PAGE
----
A shade garden begins
I have had this 100 sqft area of scrub plants near the gate to the Back Yard ever since I moved in. While the previous owners must have had a plan in the beginning, since there is a rose bush and plantain lilies, it has since become totally overrun. Earlier during Spring I made a half-assed attempt and prettying it up a bit. I tilled up all the scrub grass in front of the area to better contour the bed, and try to build some soil. I then planted a bunch of wildflower, crimson clover, and buckwheat as cover crop.
Now, the ground under all the grassy areas on my property is all compacted clay, so in order to plant anything into it you have to grind it up and add a ton of compost to help get the soil a little active. In this case, I didn't add any compost because I was trying to be a cheap-ass, and I ultimately paid the price. While a few cosmos came up from the wildflower mix, the bulk of the seeds just moldered in the compacted soil.
I also planted a few yellow hostas, and transplanted several liriope that I have everywhere on my property. I was trying to create a little hosta and grass contour to the bed to make the clump of plantain lilies and teacup roses to look more "on purpose." It kind of worked for a few weeks, and then a crap ton of copperleaf and this annoying vine I can't get rid of started to take over the bed, outcompeting the hostas. I weeded a lot this summer, so never really seemed to get ahead in this particular bed.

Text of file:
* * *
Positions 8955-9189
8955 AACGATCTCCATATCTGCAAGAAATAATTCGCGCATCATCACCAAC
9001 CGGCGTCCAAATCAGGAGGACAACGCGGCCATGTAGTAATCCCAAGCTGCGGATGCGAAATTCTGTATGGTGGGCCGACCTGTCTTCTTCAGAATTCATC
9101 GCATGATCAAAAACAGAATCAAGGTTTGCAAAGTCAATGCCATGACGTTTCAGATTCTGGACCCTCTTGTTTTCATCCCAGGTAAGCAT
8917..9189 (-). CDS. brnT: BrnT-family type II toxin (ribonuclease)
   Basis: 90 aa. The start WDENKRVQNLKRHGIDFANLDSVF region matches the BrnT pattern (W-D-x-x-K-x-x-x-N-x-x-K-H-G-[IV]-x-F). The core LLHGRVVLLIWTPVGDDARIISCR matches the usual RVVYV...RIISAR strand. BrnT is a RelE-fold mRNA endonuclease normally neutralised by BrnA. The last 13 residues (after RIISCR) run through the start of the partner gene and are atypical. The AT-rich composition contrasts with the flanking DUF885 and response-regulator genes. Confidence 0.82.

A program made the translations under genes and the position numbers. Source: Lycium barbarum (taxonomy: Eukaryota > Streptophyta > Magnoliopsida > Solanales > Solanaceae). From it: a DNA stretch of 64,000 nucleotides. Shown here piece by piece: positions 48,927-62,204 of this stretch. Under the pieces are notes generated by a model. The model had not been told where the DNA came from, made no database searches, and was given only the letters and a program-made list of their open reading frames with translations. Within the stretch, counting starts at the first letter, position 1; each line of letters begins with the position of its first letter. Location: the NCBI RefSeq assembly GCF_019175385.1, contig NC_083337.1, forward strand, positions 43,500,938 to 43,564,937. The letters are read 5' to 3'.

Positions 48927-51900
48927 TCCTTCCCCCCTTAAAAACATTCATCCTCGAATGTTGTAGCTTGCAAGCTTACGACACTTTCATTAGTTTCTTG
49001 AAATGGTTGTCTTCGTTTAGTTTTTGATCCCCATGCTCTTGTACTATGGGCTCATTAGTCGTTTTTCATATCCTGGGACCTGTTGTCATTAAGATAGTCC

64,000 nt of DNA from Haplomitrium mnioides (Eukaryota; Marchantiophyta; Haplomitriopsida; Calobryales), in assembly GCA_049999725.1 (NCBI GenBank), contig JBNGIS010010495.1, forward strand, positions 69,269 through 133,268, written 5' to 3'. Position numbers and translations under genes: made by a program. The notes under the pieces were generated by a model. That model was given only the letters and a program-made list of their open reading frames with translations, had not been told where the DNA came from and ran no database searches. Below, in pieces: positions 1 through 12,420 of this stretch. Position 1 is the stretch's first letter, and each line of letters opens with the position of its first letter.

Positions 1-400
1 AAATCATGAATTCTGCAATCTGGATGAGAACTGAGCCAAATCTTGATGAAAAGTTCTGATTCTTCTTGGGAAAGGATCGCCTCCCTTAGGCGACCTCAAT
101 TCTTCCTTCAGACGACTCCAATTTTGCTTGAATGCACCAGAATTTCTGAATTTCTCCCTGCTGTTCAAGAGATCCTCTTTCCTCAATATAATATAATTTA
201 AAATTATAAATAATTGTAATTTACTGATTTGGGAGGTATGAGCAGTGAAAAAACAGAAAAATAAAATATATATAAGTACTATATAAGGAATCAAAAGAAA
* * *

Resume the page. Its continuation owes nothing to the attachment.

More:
So, I decided to take care of this bed once and for all. I snagged about 17 cubic yards of top soil, and a bunch of plants from all over my property, and created a more intentional shade garden bed around the clump of roses and plantain lilies. At this point, I think it's impossible to separate the lilies and the roses, so I'll let them have their little clump, and design around them.
The final plant count for this bed was:
Monkey Grass (6)
Yellow Hostas (3)
Hairy Woodrush (6)
Crevice Alumroot (3)
Spotted Dead Nettle (3)
The cost for this bed was only $25 for the top soil, since all the plants I used were taken from other parts of my property. I'm especially proud of using a volunteer grass species (Hairy Woodrush) to my advantage. It's technically a "weed," but I really liked its color and the way it grew in discrete circular clumps. I thought it made a nice counterpoint to the yellow hostas since they were similar colors but different growing aspects. We'll see if this was a mistake.
I also was happy I found a new home for a couple of hydrangea bushes that have been languishing all season in not great spots. Hopefully, with a little afternoon sunlight, they'll be more successful in this bed.